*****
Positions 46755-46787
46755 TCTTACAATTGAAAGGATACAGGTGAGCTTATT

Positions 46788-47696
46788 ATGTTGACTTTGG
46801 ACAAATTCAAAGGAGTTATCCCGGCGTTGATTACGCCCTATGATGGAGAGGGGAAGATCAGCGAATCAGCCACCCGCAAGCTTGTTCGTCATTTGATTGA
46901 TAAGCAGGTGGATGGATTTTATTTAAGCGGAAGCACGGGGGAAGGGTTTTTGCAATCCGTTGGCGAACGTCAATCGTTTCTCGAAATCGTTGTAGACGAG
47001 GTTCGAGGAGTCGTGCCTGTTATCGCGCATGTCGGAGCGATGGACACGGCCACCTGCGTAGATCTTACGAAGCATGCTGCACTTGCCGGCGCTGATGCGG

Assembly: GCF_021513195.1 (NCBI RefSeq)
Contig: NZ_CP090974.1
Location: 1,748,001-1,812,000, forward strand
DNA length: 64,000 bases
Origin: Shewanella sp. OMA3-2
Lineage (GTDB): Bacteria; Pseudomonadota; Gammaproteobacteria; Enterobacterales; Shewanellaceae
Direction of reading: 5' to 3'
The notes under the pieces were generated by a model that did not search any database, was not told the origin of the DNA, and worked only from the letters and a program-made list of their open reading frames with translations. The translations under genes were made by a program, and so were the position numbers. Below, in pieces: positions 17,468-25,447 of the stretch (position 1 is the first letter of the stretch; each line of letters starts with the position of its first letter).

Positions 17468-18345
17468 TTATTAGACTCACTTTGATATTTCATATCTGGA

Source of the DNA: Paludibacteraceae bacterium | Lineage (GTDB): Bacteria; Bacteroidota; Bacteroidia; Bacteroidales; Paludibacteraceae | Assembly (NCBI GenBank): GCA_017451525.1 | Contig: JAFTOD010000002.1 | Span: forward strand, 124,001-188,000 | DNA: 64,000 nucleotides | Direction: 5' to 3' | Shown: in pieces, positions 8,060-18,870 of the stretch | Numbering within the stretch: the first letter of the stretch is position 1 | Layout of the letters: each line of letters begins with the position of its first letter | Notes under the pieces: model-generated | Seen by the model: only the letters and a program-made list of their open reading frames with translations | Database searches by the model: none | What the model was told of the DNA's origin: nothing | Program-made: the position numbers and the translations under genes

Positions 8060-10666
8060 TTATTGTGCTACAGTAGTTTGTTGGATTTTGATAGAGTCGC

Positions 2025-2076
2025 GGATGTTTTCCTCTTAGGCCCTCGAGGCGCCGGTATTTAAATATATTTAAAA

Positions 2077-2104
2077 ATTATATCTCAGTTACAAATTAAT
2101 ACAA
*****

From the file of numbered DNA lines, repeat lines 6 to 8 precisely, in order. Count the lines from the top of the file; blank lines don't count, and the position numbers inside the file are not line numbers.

46901 TAAGCAGGTGGATGGATTTTATTTAAGCGGAAGCACGGGGGAAGGGTTTTTGCAATCCGTTGGCGAACGTCAATCGTTTCTCGAAATCGTTGTAGACGAG
47001 GTTCGAGGAGTCGTGCCTGTTATCGCGCATGTCGGAGCGATGGACACGGCCACCTGCGTAGATCTTACGAAGCATGCTGCACTTGCCGGCGCTGATGCGG

Assembly: GCF_021513195.1 (NCBI RefSeq)